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America's Young Adults: Special Issue, 2014

Cigarette Smoking

Tobacco use remains the single largest preventable cause of death and disease in the United States.41 Cigarette smoking by youth and young adults has immediate adverse health consequences, including addiction, and accelerates the development of chronic diseases across the full life course. Nearly all adults who become daily smokers first started using cigarettes by 26 years of age.42 Cessation is challenging even for young users.43, 44, 45

Indicator Beh4: Percentage of young adults ages 18–24 who currently smoke cigarettes by gender, selected years 1983–2012
Percentage of young adults ages 18–24 who currently smoke cigarettes by gender, selected years 1983–2012

NOTE: From 1983–1992, current smoking was defined as ever smoking 100 cigarettes in their lifetime and smoking now (traditional definition). Starting with 1993 current cigarette smoking was defined as ever smoking 100 cigarettes in their lifetime and smoking now every day or some days (revised definition). In 1992 half of the sample received the traditional smoking questions and half received the revised questions. For more methodology information, see http://www.cdc.gov/nchs/nhis/tobacco.htm.

SOURCE: National Center for Health Statistics, National Health Interview Survey.

  • In 2012, 17 percent of young adults ages 18–24 currently smoked cigarettes. A higher percentage of males (20 percent) were current smokers compared with females (15 percent).
  • Between 1983 and the early 1990s, there was a downward trend in the percentage of both male and female young adults who were current smokers. Since the late 1990s, the downward trend in the percentage of young adults who were current smokers continued for both males and females.
  • In 2012, among young adult males, a higher percentage of White, non-Hispanic males (24 percent) were current smokers compared with Black, non-Hispanic (13 percent) and Hispanic males (15 percent). Similarly, among young adult females, a higher percentage of White, non-Hispanic females (20 percent) were current smokers compared with Black, non-Hispanic and Hispanic females (7 percent each).
  • In 2012, among young adult males, a higher percentage of males with family incomes less than 100 percent of the poverty level were current smokers compared with males with family incomes 200 percent or more of the poverty level. In contrast, among young adult females, there was no difference in the percentage of females who were current smokers between those with family incomes less than 100 percent of the poverty level and those with family incomes 200 percent or more of the poverty level.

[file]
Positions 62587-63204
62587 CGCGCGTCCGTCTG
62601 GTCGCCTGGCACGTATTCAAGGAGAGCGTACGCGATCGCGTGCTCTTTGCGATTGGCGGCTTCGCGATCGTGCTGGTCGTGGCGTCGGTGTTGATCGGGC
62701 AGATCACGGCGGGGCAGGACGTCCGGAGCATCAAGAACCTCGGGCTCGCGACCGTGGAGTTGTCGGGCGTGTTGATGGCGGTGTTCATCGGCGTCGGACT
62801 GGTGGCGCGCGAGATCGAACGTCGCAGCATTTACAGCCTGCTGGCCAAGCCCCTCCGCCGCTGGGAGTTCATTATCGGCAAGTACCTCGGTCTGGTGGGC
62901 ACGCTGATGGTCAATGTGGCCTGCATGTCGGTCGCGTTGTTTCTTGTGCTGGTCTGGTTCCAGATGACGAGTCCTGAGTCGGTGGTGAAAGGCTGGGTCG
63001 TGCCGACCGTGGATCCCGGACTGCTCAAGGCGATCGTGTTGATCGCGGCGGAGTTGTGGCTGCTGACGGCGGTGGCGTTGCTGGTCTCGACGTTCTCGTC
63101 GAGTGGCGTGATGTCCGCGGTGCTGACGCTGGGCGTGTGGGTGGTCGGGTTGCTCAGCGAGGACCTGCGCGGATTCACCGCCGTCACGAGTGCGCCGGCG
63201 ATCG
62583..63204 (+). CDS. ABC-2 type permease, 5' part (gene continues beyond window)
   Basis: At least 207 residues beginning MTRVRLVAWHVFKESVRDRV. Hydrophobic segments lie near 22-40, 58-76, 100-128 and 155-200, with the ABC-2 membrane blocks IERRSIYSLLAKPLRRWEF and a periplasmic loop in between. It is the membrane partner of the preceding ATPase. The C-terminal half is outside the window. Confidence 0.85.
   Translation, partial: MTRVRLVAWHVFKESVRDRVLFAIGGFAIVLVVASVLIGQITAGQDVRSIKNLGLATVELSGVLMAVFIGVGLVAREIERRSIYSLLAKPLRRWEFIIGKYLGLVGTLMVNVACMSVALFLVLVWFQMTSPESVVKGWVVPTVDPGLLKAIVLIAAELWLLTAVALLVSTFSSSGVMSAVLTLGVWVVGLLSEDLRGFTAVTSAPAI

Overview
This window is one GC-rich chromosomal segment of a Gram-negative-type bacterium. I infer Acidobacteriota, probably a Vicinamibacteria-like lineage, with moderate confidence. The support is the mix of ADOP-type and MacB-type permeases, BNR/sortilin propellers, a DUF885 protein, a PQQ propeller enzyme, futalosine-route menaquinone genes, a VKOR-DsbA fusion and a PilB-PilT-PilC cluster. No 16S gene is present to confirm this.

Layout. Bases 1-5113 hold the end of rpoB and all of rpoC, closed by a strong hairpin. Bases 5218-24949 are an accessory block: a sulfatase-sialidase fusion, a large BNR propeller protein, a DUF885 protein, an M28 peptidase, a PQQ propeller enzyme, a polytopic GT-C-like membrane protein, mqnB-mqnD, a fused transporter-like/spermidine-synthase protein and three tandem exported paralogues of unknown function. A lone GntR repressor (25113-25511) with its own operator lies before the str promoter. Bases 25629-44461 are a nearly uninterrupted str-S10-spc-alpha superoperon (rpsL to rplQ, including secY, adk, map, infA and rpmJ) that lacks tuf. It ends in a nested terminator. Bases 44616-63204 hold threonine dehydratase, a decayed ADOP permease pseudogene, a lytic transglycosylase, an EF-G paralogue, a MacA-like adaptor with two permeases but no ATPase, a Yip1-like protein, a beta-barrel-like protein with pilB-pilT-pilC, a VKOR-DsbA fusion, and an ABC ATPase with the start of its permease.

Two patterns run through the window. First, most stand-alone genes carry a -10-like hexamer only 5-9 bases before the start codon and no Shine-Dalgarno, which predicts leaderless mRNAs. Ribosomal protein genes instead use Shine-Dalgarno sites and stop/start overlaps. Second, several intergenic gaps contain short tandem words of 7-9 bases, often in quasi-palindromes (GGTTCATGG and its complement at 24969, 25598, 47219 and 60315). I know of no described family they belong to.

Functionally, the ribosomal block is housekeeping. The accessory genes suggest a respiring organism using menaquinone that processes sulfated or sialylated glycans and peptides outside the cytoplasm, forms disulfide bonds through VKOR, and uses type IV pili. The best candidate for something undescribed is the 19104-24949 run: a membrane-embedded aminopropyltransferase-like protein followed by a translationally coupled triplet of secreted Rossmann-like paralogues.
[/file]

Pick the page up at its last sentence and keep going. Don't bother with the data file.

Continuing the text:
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41 Centers for Disease Control and Prevention. (2012). Current cigarette smoking among adults—United States, 2011. Morbidity and Mortality Weekly Report, 61(44), 889–894.

42 U.S. Department of Health and Human Services. (2012). Preventing tobacco use among youth and young adults: A report of the Surgeon General. Atlanta, GA: U.S. Department of Health and Human Services, Centers for Disease Control and Prevention, National Center for Chronic Disease Prevention and Health Promotion, Office on Smoking and Health.

43 Chassin, L., Presson, C.C., Pitts, S.C., and Sherman, S.J. (2000). The natural history of cigarette smoking from adolescence to adulthood in a midwestern community sample: Multiple trajectories and their psychosocial correlates. Health Psychology, 19(3), 223–31.

44 Mayhew, K.P., Flay, B.R., and Mott, J.A. (2000). Stages in the development of adolescent smoking. Drug and Alcohol Dependence, 59(Suppl 1), S61–S81.

45 Riggs, N.R., Chou, C.P., Li, C., and Pentz, M.A. (2007). Adolescent to emerging adulthood smoking trajectories: When do smoking trajectories diverge, and do they predict early adulthood nicotine dependence? Nicotine & Tobacco Research, 9(11), 1147–54.